By Tony Attwood
So, we’ve won again, and that’s another one of our games in hand gone. Here’s the table
|6||West Ham United||29||14||6||9||48||36||12||48|
Of course, in terms of the top four places Tottenham aren’t really in the running, nor are West Ham, but since they were both being so talked up previously I thought I’d like to include them. At this rate Tottenham could be heading for the Europa Conference; the competition they got kicked out of this season, after they failed to turn up for a game.
So now we are on an equal number of games played with Chelsea, but are four points behind and with a much inferior goal difference. So if we were to go for third place, it means making up five points.
We are above Chelsea in terms of the last ten games, and they are above us in terms of the last six, although in each case the deficit or lead is small. Which suggests we might not make it, but you never know.
One thing that is certain, the lack of European matches this season has been a benefit as we have worked our way up the league after that difficult start.
And today was something of a typical away game. Saka was fouled and kicked all over the place through the game and as a result of that was booed by the Villa supporters. If you’ve been to away games at Villa Park you won’t be surprised.
For Saka being booed would have been a rather nasty reminder of the treatment he got after missing a penalty in the Euros last summer. Of course a lot of people say we are a profoundly racist country, but I am not so sure. The Telegraph explains the reaction to him by saying, “the tribalities of club football catch up with everyone eventually. Especially when you are fouled as frequently as Saka, who left the pitch battered and bruised in the second half.”
Tribalities or racism? I’ll leave that to you to decide. So moving on…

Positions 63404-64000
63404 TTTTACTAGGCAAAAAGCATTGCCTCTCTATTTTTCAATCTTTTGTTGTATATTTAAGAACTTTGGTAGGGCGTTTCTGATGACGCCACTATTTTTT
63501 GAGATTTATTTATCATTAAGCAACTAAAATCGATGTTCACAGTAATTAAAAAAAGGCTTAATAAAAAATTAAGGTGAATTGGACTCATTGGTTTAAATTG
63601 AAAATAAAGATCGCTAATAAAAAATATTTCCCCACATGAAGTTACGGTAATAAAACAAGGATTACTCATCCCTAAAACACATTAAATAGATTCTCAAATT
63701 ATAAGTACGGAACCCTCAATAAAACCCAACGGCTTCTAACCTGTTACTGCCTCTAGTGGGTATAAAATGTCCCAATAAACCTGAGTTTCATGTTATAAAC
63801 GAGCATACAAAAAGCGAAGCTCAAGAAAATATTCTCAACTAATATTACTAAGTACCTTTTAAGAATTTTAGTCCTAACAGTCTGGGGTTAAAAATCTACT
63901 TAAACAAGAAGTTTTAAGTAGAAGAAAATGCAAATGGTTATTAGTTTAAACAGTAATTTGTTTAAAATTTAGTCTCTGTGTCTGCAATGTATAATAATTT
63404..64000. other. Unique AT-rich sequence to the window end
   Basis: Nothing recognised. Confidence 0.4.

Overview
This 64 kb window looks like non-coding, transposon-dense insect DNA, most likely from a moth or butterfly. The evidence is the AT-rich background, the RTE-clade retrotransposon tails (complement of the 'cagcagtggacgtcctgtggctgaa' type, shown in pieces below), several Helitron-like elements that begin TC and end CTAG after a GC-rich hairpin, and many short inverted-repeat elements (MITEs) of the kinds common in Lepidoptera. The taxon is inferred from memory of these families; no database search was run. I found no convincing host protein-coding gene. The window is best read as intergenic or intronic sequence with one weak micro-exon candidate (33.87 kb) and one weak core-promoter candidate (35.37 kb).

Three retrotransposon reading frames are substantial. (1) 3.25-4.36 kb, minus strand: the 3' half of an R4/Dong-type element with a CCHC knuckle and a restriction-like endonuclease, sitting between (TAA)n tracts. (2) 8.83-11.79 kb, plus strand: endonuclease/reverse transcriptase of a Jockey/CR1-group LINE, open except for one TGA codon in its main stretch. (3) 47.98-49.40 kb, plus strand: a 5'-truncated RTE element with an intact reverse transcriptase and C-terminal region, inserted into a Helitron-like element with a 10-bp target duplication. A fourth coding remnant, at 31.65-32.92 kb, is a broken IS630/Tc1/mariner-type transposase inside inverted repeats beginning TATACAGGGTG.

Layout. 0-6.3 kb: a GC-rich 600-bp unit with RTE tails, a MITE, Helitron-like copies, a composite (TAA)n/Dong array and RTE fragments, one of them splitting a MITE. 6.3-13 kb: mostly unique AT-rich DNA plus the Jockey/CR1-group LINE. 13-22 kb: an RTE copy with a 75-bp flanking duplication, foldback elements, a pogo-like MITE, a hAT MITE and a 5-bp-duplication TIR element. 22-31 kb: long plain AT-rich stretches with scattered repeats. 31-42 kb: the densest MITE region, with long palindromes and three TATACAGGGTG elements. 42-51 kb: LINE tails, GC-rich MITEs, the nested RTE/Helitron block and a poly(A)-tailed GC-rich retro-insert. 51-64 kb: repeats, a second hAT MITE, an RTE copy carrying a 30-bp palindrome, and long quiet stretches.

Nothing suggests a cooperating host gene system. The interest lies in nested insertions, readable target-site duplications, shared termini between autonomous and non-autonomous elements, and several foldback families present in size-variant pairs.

We don’t normally look at fouls committed by individual players, largely because Arsenal have made the dramatic change around of reducing their tackles, to reduce the number of fouls they give away, and cut the number of yellow cards that we were getting.
This has worked, and as a result, the Premier League’s official list of players who commit the most fouls (which lists 20 such players in order of fouls committed) does not include a single Arsenal name. Villa however have McGinn as the fifth most fouling player in the League.
Saka is in fact the eighth most fouled player in the League at the moment having received 64 fouls.
Meanwhile another issue that we have talked about through the season is the way that Arteta rebuilt the defence last summer, when the club had done incredibly well defensively in the last two-thirds of the previous season. So this is very much a team that the manager has selected (at least in defence).
In fact it is fair to say Villa only seemed interested in fighting for a point in the last half hour, despite the fact that we were using a keeper who has been sitting around doing precious little for most of the season. His save at the end was certainly worthy of the “kept Arsenal in the game” phrase.
So the league table is not much like it was after three games – although in their usually bonkers fashion a lot of the media was claiming that the league after three games meant that the manager needed to be sacked, and most of the players changed.
This table shows where club were after three games, where they are now and what the difference is.
|Pos after 3 games||Teams||Pos now||Difference|
|2||West Ham United||5||-3|
|8||Brighton and Hove Albion||13||-5|
The league positions of clubs have varied from Everton who have gone down ten places, to Arsenal who have gone up 16.
Yet the media really did make an enormous thing of the table after three matches, with talk of Arsenal’s first relegation since the Battle of Hastings (or something like that).
Of course the football editors will, I am sure, apologise for such pathetic stupidity. It’s just they haven’t got around to it yet.
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